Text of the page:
Acidification and Pine Expansion in East Texas According to Pollen Evidence from Dual Cores in Alluvium


Bruce M. Albert

Additional Authors:


June 2011


acidification, climate change, sylviculture, hickory, pine, Texas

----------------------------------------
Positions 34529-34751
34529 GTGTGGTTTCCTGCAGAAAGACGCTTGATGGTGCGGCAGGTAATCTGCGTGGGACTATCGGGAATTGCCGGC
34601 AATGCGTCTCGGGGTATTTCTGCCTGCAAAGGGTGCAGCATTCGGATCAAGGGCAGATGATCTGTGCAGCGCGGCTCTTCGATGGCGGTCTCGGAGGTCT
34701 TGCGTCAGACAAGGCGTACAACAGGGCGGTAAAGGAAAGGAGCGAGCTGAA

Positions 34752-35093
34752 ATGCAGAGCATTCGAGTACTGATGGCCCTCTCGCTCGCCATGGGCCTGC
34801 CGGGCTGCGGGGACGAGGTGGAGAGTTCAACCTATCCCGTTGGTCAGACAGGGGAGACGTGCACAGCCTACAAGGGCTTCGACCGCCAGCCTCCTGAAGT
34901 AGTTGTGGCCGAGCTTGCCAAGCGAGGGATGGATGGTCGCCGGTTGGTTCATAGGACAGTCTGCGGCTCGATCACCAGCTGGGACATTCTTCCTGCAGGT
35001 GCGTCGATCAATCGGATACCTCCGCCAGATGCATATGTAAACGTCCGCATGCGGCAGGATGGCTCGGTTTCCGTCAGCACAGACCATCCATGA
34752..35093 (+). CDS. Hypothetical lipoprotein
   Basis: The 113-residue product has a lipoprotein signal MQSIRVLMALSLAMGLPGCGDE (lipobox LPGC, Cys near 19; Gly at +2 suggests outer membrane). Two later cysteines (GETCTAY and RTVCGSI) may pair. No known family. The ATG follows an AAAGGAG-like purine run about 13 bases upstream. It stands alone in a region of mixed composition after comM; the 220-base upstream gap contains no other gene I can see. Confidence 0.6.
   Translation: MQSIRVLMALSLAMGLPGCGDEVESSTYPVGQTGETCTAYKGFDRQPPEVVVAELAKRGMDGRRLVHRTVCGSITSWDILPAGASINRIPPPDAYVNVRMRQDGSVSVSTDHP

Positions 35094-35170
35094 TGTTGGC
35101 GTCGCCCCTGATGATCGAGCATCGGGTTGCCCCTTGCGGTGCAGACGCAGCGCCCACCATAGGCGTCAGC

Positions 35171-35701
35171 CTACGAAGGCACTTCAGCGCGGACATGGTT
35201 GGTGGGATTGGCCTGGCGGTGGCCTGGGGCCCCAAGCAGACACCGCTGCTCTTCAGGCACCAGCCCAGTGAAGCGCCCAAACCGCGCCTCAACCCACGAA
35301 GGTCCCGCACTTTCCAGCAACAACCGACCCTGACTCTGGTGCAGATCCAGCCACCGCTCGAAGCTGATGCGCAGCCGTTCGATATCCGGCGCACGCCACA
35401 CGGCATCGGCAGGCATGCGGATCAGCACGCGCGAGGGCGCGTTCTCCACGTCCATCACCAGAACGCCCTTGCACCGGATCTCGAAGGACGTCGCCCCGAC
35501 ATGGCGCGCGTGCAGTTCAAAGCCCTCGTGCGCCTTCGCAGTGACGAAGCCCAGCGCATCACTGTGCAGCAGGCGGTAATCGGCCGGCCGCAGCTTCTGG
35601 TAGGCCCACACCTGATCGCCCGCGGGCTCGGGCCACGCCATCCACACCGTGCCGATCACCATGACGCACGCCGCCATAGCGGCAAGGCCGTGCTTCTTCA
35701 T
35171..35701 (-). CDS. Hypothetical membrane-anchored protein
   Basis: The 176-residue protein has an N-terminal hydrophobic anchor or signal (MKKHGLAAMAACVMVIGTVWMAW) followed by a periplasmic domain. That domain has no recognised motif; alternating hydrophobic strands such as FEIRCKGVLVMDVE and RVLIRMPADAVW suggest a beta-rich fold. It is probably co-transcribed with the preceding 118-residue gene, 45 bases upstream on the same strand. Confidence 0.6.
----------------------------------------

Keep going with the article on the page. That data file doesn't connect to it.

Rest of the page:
ABSTRACT Results of pollen analyses of dual sediment cores from alluvium of Caddo Creek in northern Anderson County in East Texas replicate trends of vegetation change during the last 6,700 years. These floral changes include most importantly a long-term decline of hickory and a rise of pine due to physiographic factors of irreversible soil acidification. With a view to factors of climate change, a major xeric phase is defined between 4000 and 3000 BP, when grassland vegetation expands beyond its present range. Human impacts during the prehistoric period are comparatively limited despite a regional presence of many archaeological sites, although tentative evidence for a Native sylviculture of hickory is considered. Methods of alluvial palynology pioneered in East Texas are validated through an application of strict checks on palynological data sets.